“Say it regionally!”

German is diverse - more than 16 regional dialect groups show this. Surprising facts for Mother Language Day.

One pastry with many names: Kreppl, Berliner, Krapfen.
One pastry with many names: Kreppl, Berliner, Krapfen. picture alliance / dpa - Roland Weihrauch

February 21st is not only Mother Language Day but also 2020 Carnival Friday. Everywhere in Germany this means costumes, fun and sweet pastries – “Berliners” in Cologne, “Krapfen” in Bavaria, “Kreppl” in Mainz, “Pfannkuchen” in Berlin. What sound like different regional specialties, however, are just different words for the same treat. The specialty is the dialect.


Researchers classify the dialects in Germany under 16 larger dialect groups. In southwestern Germany, people “schwätzten” (chat) Alemannic, further north they “babbeln” Hessian, while in Hamburg they “schnacken”. But a dialect is more than just its vocabulary. It is also a separate linguistic system, with its own rules and a characteristic speech melody. The term “dialect” comes from ancient Greek and means "conversation and parlance of groups".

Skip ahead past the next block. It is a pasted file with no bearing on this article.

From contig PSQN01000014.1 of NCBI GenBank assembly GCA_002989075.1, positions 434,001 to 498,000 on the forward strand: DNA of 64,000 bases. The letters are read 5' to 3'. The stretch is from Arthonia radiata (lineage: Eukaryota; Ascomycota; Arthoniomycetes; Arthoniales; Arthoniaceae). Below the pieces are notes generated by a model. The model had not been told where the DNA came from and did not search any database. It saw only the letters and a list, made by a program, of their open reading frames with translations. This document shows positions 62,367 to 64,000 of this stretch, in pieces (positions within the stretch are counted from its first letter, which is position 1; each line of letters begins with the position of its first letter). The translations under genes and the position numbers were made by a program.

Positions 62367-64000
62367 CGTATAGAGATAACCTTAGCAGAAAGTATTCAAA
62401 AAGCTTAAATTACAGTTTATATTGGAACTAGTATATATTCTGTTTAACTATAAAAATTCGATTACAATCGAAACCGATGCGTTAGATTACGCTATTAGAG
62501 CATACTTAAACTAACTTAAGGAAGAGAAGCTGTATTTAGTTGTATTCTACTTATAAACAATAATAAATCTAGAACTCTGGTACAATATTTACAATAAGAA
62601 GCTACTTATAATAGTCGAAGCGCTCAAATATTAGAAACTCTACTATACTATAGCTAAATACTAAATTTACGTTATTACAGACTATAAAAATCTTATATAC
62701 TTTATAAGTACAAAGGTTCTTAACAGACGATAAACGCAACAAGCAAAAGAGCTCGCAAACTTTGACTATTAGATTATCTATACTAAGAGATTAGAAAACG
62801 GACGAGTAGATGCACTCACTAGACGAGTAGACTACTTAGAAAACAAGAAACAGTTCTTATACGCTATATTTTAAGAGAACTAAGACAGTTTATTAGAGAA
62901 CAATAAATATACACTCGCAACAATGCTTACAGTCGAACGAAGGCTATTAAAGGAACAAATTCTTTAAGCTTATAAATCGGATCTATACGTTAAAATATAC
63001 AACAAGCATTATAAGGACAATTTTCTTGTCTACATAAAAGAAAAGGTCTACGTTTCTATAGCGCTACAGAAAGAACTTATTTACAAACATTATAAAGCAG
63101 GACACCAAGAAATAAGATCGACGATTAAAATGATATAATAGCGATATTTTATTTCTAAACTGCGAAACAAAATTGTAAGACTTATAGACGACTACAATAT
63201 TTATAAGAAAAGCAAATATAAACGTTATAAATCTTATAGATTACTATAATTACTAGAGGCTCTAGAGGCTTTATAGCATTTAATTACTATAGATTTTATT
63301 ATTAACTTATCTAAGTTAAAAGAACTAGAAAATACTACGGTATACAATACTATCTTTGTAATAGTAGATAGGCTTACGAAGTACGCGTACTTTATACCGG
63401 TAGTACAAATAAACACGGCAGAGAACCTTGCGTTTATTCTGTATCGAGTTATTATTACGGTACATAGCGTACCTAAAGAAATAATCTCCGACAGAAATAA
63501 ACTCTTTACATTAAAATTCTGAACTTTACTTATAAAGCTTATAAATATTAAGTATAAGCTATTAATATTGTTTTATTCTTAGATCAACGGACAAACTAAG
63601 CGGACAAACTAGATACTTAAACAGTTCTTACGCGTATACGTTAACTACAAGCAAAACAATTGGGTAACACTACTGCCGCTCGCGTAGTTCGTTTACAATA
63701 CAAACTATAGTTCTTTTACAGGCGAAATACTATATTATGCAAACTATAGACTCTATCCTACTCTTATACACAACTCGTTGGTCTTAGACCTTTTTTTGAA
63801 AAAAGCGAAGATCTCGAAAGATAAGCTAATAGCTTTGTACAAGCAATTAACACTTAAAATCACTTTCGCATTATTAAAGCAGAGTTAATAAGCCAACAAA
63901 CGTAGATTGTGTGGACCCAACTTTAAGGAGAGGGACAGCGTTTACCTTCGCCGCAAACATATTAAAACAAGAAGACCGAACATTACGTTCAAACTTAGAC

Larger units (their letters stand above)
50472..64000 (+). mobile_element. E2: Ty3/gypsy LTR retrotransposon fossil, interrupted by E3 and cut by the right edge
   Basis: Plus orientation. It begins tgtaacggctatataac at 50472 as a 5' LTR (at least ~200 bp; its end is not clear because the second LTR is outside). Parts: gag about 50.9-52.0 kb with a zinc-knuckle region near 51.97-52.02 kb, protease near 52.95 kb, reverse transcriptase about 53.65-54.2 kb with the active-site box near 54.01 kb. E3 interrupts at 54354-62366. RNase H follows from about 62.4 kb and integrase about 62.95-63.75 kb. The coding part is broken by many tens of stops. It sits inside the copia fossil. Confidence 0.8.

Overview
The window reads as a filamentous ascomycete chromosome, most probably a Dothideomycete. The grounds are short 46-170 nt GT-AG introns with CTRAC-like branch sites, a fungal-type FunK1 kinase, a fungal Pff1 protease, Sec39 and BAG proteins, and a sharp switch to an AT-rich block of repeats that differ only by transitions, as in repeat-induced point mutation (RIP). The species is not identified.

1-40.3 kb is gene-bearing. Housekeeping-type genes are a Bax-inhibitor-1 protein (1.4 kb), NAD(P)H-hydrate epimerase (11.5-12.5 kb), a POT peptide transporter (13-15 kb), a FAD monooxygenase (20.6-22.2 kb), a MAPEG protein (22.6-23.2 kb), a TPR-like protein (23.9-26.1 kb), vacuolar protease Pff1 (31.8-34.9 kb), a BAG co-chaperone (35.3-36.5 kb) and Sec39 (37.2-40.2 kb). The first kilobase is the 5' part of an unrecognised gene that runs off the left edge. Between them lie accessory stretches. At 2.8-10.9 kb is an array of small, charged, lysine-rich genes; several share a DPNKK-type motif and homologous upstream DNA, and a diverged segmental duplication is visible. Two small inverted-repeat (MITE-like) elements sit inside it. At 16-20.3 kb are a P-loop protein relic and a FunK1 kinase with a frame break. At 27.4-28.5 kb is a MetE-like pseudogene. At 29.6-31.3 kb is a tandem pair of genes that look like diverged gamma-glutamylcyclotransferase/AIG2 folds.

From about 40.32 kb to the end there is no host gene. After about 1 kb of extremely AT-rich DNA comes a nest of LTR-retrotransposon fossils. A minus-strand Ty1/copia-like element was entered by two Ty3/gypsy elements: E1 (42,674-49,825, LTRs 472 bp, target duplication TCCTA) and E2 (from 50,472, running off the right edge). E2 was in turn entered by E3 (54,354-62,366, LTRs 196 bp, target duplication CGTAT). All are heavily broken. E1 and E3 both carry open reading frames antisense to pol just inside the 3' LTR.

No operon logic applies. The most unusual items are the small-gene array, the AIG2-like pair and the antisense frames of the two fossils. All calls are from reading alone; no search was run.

Until the end of the Middle Ages, scholars and clerics spoke and wrote Latin in the region that is now Germany. The people spoke dialect. Small states and a lack of mobility ensured that vernaculars took shape over the years.

The standard language developed only in the early modern period, initially only for written use. Today, High German is the uniform standard.

If you want to take a language course in Gerrmany, you don't have to worry about which federal state you choose: the standard language is taught everywhere. In federal states with pronounced dialects, such as Bavaria, Swabia and Saxony, it may be a little more difficult to understand some locals in everyday life. On the other hand, hearing dialect gives you the experience of a unique cultural product. Because fewer and fewer people speak dialect in Germany, ten years ago Unesco included Bavarian in the Atlas of the World’s Languages in Danger.


Deutschland.de is organizing a competition for International Mother Language Day. From 17 to 28 February 2020 you can register here and win a handy digital translation device and attractive German learning packages!

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